Scene – the offices of Tee Time, a company selling golf t-shirts online…

‘Guys don’t worry about a thing, we’re rocking social, our email work is getting sick CTRs and our PPC is on fire! Just sit back and watch the sales flow!’ I am Dave the marketing God, bow down to me!’

Two weeks later…

‘Dave, we’re getting mega-traffic to our site, bro, but when I crunch the data, the level of traffic just isn’t in-line with the level of sales! What gives mon ami?’

That last passage was from Ralph, the CEO. He’s a tad miffed at the money and time Dave has been chucking at digital marketing, with little success. What could be causing this malaise?


Maybe their site is brutal?

‘Wow, this tweet is awesome, I really want to read that blog post, I’m clicking that (hopefully tracked) link right now!’ Oh. I need to pan in and out on my mobile screen to read it? I’m bouncing’

Said the Twitter user who saw a saw a Tee Time tweet in their stream.

The way to solve this issue is by ensuring your site is responsive. A nice definition of responsive design is…

“The goal of responsive design is to build web pages that detect the visitor’s screen size and orientation and change the layout accordingly”

Simple right? Make your site work for user’s current device context. How important is this? I asked Steven Sefton from Zap Designs for his thoughts:

“The benefits are exponential. First of all, 67% of mobile users are more likely to buy a product or service from a mobile friendly website.

A mobile responsive website in it’s simplest terms will benefit from a single SEO approach, easier maintenance, one set of content and you’re future-proofing your website. Above all of that is the fact the it delivers a solid user-experience.  And it’s recommended by Google. So, that solves that then”

If your site is mobile-friendly, Google gives an indication of this in the search results when searching from a mobile. About three hours after I published this, Google announced that from April 21st 2015, mobile friendliness will be a much stronger ranking factor. Get sorted!


This article from econsultancy looks at 14 brands that increased conversion rates due to adopting responsive design. More proof. I struggled to find a more recent stat, but in March 2014, only 9% of the top 100 e-commerce site where responsive. This will have increased for sure since then of course. The problem for the big guns is that they may well have to re-develop their whole site in order to be responsive, which can be a huge and expensive task. An opportunity for start-ups to steal a march!

What about the journey once on the site?

‘I am so bored of my golf t-shirt, think I’ll find a new one to buy online. Right Google, do your thing ‘golf t-shirts for women’…’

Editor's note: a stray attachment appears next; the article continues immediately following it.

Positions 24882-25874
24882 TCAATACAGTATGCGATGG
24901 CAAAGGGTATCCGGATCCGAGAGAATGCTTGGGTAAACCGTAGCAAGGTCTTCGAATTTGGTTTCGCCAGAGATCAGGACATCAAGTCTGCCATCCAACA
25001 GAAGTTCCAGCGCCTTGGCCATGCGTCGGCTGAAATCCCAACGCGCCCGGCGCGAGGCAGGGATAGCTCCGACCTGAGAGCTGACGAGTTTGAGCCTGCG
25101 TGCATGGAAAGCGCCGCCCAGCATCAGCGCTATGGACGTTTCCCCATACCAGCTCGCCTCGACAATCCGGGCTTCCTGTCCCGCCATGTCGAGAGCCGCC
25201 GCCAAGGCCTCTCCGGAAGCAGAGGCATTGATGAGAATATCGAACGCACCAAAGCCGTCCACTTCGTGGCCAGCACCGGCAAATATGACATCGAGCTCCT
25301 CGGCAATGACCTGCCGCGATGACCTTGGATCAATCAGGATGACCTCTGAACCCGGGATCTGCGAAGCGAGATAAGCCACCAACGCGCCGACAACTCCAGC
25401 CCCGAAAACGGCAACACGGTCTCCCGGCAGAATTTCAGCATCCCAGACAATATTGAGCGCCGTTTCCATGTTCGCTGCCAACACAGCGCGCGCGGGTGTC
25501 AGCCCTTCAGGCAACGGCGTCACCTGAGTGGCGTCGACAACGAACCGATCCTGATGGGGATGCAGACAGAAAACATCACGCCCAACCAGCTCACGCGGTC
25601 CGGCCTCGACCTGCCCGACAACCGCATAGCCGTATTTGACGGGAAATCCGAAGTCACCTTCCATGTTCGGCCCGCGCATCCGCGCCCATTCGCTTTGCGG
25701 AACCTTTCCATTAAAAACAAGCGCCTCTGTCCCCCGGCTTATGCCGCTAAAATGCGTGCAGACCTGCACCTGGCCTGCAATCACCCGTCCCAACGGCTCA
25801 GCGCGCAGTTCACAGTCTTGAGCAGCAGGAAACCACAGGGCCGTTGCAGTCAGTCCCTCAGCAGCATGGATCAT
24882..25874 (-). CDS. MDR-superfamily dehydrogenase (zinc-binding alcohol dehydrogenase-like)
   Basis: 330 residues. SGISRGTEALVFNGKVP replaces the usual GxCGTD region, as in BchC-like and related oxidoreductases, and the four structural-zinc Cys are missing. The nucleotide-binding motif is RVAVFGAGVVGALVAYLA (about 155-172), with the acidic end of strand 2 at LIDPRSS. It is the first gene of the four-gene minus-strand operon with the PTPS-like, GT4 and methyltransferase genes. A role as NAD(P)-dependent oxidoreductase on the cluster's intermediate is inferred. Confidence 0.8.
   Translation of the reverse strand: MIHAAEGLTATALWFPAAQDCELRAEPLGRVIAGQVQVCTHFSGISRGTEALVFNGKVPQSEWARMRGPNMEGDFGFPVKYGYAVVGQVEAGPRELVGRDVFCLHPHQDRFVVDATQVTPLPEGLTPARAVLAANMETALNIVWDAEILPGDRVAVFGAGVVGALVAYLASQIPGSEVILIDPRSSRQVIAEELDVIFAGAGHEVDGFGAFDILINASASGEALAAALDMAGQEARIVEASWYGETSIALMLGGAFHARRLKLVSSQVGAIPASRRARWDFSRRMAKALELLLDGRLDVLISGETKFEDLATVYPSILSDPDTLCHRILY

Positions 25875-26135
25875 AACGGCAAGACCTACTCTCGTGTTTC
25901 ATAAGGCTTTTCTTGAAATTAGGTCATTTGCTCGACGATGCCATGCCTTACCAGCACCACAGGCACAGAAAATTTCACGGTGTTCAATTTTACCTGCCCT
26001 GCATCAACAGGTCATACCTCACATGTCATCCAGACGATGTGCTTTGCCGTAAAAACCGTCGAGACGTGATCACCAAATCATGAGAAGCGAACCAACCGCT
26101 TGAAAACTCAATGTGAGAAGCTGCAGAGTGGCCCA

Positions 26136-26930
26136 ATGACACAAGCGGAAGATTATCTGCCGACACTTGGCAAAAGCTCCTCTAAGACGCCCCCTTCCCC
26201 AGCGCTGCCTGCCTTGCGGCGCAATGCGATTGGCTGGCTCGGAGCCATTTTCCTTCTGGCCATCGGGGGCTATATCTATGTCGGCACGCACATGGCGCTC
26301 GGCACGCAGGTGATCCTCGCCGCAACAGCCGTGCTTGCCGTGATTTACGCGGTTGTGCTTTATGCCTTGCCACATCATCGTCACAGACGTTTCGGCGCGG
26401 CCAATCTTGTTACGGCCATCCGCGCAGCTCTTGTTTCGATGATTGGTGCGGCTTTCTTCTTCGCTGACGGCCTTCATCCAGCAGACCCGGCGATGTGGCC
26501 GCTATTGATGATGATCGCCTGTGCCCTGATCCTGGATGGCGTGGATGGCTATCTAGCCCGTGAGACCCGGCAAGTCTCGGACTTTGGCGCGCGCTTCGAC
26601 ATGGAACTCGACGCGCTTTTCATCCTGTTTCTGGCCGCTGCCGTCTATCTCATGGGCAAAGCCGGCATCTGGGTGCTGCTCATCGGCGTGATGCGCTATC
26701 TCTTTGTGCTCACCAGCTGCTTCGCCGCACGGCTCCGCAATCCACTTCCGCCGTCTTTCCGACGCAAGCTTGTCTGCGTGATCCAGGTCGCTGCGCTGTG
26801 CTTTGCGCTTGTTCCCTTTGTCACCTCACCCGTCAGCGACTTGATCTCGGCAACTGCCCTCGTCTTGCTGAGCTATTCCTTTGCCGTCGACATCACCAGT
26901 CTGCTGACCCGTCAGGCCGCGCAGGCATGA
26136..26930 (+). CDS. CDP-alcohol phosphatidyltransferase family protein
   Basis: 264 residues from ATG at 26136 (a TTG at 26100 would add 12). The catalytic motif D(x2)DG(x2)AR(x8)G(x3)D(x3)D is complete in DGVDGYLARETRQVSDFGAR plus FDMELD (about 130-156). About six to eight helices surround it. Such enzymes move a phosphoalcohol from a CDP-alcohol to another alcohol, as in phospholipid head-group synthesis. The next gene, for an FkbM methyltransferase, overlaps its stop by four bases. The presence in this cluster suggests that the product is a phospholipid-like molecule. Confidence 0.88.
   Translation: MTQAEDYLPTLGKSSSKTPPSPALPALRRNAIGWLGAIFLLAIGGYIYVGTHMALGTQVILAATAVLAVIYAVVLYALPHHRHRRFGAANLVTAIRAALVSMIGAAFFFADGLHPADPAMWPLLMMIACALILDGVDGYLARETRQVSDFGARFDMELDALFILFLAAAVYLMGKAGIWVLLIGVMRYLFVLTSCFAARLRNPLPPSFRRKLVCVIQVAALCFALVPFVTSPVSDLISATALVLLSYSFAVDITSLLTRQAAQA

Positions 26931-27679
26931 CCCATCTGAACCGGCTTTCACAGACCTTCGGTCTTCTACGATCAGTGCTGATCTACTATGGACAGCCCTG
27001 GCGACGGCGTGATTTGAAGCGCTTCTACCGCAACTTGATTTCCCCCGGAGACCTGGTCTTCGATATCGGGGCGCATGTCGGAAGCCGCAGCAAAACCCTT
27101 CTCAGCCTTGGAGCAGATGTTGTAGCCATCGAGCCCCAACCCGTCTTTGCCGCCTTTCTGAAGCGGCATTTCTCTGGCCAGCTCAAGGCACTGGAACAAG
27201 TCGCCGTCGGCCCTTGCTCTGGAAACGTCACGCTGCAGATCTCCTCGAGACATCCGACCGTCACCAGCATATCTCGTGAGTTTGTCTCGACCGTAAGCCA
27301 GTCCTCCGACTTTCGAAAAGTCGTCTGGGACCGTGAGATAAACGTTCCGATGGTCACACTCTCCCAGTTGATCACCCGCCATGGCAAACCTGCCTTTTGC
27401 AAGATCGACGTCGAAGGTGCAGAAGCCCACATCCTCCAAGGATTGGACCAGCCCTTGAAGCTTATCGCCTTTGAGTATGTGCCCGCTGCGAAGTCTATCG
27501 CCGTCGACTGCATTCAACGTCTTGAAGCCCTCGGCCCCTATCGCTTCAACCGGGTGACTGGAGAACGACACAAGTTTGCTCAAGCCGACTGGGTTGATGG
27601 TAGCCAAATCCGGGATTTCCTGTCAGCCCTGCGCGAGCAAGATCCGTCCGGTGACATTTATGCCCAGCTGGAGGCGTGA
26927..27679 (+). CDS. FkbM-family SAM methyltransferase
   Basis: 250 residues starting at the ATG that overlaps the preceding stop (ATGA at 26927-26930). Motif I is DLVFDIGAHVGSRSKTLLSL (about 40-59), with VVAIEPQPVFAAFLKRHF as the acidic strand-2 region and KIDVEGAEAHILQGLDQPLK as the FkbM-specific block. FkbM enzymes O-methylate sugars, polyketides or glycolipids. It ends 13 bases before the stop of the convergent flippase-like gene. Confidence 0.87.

This golfing lady then clicked on a Google sponsored result advertising Tee Time. When Sandra landed on the site she was taken to the general homepage, not straight into the woman’s section. No landing page, nothing! There’s another barrier. Sandra doesn’t want to have to click through the site to find the ladies stuff. Bounce! An expensive mistake from Tee Time.

Tailoring the landing point from an ad, tweet or email link is vital. This is a great article from Yoast that looks at the importance of landing pages for SEO and marketing. Unbounce have also asked nine experts why smart use of landing pages is vital for smart marketing, well worth a read!


And the onward journey from content? 

‘That blog post was so damn helpful! I’ll be trying those short-game tips next time I’m on the course. You know what, I want to find out more about Tee Total’s t-shirts. Yuck, I have to scroll to the top of the screen? Maybe next time’.

What if there isn’t a next time? When you’re going down the content marketing route, your aim is to convert the people that absorb that content. This may take a number of interactions with your content, but when the time has come to take the relationship to the next level, you need to make it easy.

You may be looking for an e-mail sign-up – have a nice, clear and easily accessible sign-up box built into your content holder. Want people to visit a product page after reading a blog post? Have a call-to-action on the end that makes it easy for the potential customer to do that. Maybe you want people explore more of your content? Serve them links to further content related to what they’ve just read, watched etc. Context! The all sounds so obvious, but it’s amazing how many site owners aren’t taking these steps. Get it sorted people!

Hopefully that was helpful! The second part of this post will look at the need for a consistent brand journey from marketing to site and how to ensure you content looks great. Why not scroll down a little and subscribe, then you won’t miss part deux?

Images (all CC license) light switch –, guy at desk –, runway –


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